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Real Education VS Modern, Mass Produced, Assembly Line Education

I have a daughter in her mid 30’s who lives and breathes horses. She makes her living by teaching people and horses to communicate with one another. She’s very good at what she does, so the demand for her services is such that she can charge a pretty good buck in order to serve as a translator between the two.

Check it out. Every time I’ve ever watched her teach her students are sitting on the edge of their saddles in order to soak up what my daughter has to teach. This is true because my daughter has a well earned reputation for knowing her stuff when it comes to horses.

Requirements for Real Education
So in this instance you have a very knowledgeable teacher together with very willing and very interested students. Under these conditions the stage is set for REAL EDUCATION to take place. When it happens, it’s almost magical. And it’s fun/fulfilling for both parties. Nobody is texting a friend, listening to iPod tunes, daydreaming, or being distracted away from what the teacher has to say. It’s important so students choose to focus in on every word.

I also have a friend who’s a golf teaching pro. He really knows his subject and he takes great pleasure in seeing his students light up in the wake of learning to hit the ball straighter, longer, and with more accuracy.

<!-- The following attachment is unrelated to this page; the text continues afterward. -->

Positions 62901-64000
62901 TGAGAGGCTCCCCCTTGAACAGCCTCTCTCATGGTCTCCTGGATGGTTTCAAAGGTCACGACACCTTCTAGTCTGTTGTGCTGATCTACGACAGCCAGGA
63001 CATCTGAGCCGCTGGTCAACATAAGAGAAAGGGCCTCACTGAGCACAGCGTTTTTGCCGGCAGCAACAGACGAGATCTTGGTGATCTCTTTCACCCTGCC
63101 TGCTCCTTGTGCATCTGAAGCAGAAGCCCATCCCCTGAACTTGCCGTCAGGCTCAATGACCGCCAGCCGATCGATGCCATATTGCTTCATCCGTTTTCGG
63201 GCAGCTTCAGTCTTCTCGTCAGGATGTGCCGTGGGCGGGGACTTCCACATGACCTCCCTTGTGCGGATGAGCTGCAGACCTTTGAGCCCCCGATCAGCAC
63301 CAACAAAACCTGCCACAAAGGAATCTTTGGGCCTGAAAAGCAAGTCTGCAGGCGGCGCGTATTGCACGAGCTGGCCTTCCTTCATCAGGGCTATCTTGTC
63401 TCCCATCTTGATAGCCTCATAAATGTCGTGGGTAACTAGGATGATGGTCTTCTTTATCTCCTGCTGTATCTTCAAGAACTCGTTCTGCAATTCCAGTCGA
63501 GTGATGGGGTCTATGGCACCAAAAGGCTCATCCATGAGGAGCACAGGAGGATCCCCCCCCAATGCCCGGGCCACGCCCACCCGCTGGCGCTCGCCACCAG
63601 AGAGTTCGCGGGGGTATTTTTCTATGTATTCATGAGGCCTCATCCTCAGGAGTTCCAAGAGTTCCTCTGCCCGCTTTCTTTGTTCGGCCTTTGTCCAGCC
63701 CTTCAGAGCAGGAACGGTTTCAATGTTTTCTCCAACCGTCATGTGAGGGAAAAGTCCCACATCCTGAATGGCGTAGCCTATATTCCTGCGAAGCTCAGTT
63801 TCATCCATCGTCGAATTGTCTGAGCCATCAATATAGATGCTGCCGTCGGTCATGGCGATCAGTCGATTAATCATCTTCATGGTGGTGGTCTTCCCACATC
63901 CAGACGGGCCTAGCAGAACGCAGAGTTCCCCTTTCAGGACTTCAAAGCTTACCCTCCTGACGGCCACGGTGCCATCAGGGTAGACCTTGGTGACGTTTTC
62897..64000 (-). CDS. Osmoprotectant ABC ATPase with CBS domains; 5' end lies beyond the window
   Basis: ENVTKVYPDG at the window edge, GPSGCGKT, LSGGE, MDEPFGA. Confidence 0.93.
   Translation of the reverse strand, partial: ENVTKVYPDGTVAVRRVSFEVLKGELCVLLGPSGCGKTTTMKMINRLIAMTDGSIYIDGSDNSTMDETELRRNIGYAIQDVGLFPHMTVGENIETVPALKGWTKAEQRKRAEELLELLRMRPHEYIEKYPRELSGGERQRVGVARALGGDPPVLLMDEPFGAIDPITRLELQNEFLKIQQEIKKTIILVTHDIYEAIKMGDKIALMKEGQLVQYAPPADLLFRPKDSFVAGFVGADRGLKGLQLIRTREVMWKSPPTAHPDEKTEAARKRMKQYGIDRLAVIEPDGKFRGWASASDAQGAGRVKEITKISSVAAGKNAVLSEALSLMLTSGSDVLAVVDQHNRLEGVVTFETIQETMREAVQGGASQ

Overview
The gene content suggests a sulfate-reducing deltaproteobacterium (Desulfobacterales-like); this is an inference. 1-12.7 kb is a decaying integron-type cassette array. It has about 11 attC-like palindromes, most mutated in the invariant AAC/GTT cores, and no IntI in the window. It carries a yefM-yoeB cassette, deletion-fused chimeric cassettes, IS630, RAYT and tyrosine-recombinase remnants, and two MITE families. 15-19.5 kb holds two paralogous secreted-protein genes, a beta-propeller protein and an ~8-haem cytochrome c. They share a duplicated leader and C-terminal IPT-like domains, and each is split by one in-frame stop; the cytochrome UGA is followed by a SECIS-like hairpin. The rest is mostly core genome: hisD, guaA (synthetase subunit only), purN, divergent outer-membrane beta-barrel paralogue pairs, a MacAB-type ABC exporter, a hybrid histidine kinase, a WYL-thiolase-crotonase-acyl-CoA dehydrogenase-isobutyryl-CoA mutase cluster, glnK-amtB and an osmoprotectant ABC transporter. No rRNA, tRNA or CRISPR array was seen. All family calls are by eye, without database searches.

Once again you have a situation in which the teacher is highly informed and capable of producing success. You also have students who are very serious and extremely interested in learning what this West Texas teaching pro has to say about the golf stroke.

In both cases the teacher to student ratio is relatively small. We’re talking one, two, three, or four students at a time max! Anything more dilutes the personalized experience expected by both teacher and student. In both cases challenging questions are encouraged because the teacher is not threatened by them. It’s part and parcel of real education. And in both cases the experience is intrinsically valued in and of itself instead of as a means to a “grade.”

Contrast That With...
Contrast these two instances with the mass produced, assembly line experiences that modern kids have come to know as “education.” Teacher-to-student-ratios range from 1 to 20, 30, or even 40 in some instances. Students are shuffled along through a series of 6, 7, or 8 periods each day in an effort to cause them to soak up a little of this and a little of that, “learning” about ideas and concepts whose relevance is often highly suspect in the minds of those who are being expected to digest them and to regurgitate them.

The Modern Ideal
A high percentage of students spend as much time as possible disengaged, earphones in both ears, thumbs flying over smart phones texting friends, emailing others, checking out the latest viral you tube. In “school” learning about any subject is valued much less than the accompanying grade. In fact the primary strategy for most kids in school today is to do the least amount of work possible in order to produce the best grade possible. If you can do almost no work and still get an A, that’s ideal. That’s modern mass produced, assembly line education in a nutshell.